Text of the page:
- The likelihood of the alleged conduct being repeated if an interim order were not imposed. If the concerns are serious and it seems they are likely to be repeated, then this significantly increases the risk of harm to members of the public.
- Each case will be considered on its own facts. There may be other relevant factors a panel needs to consider in a particular case to decide whether to make an interim order on public protection grounds.
A panel will weigh up the seriousness of the regulatory concern and the likelihood of it being repeated if an interim order were not in place.
The seriousness of the concerns and risk of repetition are then assessed with reference to the particular circumstances of each case. An assessment of the harm that was caused, or could have been caused, to the public by the alleged conduct will be vital when considering seriousness. This could include physical, mental, emotional or financial harm.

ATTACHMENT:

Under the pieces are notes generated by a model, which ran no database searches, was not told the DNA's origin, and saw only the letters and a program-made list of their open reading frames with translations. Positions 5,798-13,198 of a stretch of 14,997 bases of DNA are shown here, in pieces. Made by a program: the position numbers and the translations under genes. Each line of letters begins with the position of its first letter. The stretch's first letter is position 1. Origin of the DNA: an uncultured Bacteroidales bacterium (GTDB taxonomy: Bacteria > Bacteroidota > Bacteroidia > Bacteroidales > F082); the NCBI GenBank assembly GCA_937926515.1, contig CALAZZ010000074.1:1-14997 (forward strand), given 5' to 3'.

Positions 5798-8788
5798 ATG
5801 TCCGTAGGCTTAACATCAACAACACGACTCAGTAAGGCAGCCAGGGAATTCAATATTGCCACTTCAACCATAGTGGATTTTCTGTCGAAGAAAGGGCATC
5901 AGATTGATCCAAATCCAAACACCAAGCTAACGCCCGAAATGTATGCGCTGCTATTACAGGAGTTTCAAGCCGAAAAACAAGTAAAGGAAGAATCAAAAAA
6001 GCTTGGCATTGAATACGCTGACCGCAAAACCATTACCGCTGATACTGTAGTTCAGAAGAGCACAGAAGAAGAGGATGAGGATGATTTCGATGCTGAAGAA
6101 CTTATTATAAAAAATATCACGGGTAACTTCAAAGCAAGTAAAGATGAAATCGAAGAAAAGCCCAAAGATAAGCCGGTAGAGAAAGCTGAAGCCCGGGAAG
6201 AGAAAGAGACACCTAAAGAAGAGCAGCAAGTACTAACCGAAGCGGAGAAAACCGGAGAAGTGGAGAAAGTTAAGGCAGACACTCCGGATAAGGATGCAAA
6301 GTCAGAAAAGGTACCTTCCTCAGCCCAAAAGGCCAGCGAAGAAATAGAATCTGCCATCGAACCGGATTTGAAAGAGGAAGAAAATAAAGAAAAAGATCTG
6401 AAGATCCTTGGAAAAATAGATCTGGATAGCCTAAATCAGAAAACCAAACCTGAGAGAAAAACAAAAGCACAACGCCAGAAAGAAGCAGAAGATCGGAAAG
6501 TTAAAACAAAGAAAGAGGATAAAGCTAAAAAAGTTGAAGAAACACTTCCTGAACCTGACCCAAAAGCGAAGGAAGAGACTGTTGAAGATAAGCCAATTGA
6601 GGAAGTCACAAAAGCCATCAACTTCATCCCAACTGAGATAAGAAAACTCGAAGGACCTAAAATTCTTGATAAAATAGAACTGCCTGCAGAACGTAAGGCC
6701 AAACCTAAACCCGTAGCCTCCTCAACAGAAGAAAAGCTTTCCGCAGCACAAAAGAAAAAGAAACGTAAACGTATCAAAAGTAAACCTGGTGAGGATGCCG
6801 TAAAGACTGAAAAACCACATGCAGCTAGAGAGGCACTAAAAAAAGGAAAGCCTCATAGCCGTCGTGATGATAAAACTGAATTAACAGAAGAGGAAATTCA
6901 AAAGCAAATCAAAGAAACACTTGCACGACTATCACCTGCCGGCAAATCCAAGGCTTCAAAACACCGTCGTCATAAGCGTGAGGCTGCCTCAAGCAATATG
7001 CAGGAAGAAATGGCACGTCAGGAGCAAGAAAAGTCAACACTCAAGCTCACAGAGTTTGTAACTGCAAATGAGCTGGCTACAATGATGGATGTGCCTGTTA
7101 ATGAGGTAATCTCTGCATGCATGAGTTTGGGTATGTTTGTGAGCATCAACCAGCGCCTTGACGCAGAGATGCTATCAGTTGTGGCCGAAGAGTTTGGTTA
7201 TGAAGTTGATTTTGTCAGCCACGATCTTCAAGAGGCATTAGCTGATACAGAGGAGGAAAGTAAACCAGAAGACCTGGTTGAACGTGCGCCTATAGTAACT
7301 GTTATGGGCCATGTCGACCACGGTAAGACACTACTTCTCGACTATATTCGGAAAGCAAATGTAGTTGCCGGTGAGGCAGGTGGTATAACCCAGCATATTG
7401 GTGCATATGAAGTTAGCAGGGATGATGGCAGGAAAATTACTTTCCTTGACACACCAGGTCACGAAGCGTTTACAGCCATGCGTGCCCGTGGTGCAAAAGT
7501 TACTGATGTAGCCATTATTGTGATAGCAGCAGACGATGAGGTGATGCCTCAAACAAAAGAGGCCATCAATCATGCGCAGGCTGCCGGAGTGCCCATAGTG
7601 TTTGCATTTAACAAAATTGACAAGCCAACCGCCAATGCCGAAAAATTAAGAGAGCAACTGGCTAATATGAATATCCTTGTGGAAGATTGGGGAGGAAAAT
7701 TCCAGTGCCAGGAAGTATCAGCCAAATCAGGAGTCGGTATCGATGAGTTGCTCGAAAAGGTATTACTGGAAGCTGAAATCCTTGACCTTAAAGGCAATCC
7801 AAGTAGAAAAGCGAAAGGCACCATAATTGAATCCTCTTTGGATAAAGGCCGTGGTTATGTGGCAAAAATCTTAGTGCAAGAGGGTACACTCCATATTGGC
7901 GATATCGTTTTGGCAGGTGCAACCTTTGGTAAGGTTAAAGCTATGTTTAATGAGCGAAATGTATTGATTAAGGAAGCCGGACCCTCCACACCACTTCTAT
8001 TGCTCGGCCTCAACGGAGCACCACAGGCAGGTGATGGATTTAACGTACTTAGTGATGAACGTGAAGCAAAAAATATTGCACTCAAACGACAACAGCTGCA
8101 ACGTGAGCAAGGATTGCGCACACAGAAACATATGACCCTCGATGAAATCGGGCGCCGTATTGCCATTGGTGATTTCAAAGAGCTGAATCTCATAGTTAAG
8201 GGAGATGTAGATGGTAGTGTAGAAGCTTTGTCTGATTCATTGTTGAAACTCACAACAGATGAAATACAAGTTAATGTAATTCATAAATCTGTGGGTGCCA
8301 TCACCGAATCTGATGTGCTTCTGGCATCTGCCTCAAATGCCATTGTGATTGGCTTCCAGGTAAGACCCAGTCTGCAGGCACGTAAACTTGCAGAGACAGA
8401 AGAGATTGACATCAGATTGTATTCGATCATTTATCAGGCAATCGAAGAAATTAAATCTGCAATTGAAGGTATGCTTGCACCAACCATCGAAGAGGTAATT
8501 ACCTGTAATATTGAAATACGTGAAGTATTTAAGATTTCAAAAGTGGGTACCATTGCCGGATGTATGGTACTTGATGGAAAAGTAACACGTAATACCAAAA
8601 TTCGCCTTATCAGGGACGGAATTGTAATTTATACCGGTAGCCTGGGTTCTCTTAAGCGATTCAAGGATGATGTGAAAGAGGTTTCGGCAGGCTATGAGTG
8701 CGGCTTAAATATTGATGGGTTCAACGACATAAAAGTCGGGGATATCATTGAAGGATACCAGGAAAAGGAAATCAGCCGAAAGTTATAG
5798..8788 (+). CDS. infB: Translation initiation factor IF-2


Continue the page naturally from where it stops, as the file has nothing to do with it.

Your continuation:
A panel must also consider how likely it is that the concerns could arise again in the future if the nurse, midwife or nursing associate’s practice was not restricted. This will be crucial in assessing the level of risk the nurse, midwife or nursing associate presents to members of the public.
A panel may find the guidance on insight and strengthened practice helpful in assessing how likely it is that incidents may recur.
Otherwise in the public interestBack to top
As part of their assessment of risk, a panel will consider all the elements of what constitutes the public interest.